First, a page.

NEW YORK, Sept. 17, 2015 – New York Liberty Head Coach Bill Laimbeer, whose team finished a league-best 23-11 to complete the most successful regular season in franchise history, is the recipient of the 2015 WNBA Coach of the Year Award, the WNBA announced today. This marks the second such honor for Laimbeer, who also won in 2003 with the Detroit Shock, and it is the first time any Liberty head coach has received the honor in the franchise’s 19-year history.
Laimbeer received 23 votes from a national panel of 39 sportswriters and broadcasters. First-year Indiana Fever Head Coach Stephanie White finished second with seven votes and Fred Williams of the Tulsa Shock was third with six. One vote each went to 2010 Coach of the Year Brian Agler of the Los Angeles Sparks, 2014 winner Sandy Brondello of the Phoenix Mercury, and Pokey Chatman of the Chicago Sky.
In Laimbeer’s third season at the helm, the Liberty secured the No. 1 overall seed in the WNBA Playoffs presented by Boost Mobile for the first time in team history. New York opens the postseason against the Washington Mystics in Game 1 of the Eastern Conference Semifinals on Friday, Sept. 18 (7 p.m. ET, NBA TV).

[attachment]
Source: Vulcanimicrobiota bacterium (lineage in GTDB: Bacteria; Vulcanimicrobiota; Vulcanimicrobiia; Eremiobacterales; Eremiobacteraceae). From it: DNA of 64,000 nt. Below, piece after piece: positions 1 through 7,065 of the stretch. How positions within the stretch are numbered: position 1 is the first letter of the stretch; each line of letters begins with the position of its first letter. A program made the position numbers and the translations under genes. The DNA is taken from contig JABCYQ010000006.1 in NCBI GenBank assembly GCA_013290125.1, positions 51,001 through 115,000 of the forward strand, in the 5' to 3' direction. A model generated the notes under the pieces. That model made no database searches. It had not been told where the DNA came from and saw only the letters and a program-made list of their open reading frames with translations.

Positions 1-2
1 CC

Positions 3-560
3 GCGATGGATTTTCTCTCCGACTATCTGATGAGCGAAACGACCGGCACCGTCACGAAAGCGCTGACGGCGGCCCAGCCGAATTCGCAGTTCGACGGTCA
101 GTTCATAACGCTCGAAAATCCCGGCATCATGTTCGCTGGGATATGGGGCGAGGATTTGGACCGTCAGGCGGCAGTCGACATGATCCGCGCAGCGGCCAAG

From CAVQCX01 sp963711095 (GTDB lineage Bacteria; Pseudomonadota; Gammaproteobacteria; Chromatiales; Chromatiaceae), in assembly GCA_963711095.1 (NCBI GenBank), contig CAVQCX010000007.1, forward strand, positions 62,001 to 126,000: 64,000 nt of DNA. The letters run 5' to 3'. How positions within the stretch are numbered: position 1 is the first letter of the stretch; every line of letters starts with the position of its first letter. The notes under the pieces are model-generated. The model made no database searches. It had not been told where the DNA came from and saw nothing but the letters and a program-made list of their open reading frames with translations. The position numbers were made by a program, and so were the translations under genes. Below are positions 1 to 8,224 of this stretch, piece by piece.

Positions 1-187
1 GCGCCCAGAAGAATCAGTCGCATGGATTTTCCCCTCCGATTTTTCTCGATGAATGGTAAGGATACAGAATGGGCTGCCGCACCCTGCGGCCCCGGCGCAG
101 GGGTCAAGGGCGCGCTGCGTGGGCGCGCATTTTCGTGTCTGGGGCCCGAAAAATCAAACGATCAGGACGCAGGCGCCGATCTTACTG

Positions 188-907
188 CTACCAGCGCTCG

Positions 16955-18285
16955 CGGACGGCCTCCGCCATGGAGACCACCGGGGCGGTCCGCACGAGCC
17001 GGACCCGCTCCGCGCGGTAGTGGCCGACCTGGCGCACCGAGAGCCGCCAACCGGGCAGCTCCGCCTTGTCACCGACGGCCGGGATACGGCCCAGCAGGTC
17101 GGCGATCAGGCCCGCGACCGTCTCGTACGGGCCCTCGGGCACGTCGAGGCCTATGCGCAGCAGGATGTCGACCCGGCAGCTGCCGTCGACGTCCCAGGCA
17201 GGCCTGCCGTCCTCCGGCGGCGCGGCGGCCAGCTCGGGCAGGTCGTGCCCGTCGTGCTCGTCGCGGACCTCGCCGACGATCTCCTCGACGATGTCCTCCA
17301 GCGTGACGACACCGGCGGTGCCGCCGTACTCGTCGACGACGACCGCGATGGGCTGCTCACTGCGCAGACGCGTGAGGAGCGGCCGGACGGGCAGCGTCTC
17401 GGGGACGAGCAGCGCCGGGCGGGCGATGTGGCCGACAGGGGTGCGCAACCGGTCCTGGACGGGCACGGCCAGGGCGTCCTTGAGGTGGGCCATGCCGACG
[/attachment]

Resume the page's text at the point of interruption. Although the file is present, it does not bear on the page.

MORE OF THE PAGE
Under Laimbeer’s tutelage, a revamped Liberty roster improved on last year’s 15-19 record to make the playoffs for the first time since 2012 and clinch the top spot in the Eastern Conference playoffs for the first time since 2002. With offseason acquisitions such as Epiphanny Prince, Brittany Boyd, Kiah Stokes, Tanisha Wright, and Carolyn Swords joining former league MVP Tina Charles, New York led the WNBA in defensive field goal percentage (.393) and points allowed (71.1 ppg).
Behind a stingy defense and standout seasons from Charles (who was third in voting for the 2015 WNBA Most Valuable Player Award presented by Samsung) and Prince (eighth in MVP voting), New York posted a league-best 11-6 road record and produced its first five-game winning streak since 2010. In addition, the Liberty swept the two-game season series with the Mercury for the first time since 2012, took both games from the Sparks for the first time since 2010, and went 2-0 against the Minnesota Lynx for the first time since 2007
Laimbeer’s other WNBA Coach of the Year honor came in his first full season guiding the Shock, which went a league-best 25-9 in 2003 after finishing 9-23 the previous season. He spent parts of eight seasons as the Shock’s head coach and general manager, lifting Detroit to a 137-93 (.596) record and winning WNBA championships in 2003, 2006, and 2008. He then worked for two seasons as an NBA assistant coach with the Minnesota Timberwolves (2009-2011) before returning to the WNBA with the Liberty in 2013
Laimbeer played 14 NBA seasons and won back-to-back titles with the Pistons in 1989 and 1990. The four-time NBA All-Star finished his career with 13,790 points and 10,400 rebounds, retiring in 1993 as one of 19 players in league history to eclipse 10,000 in both categories. Detroit retired his No. 40 jersey in 1995.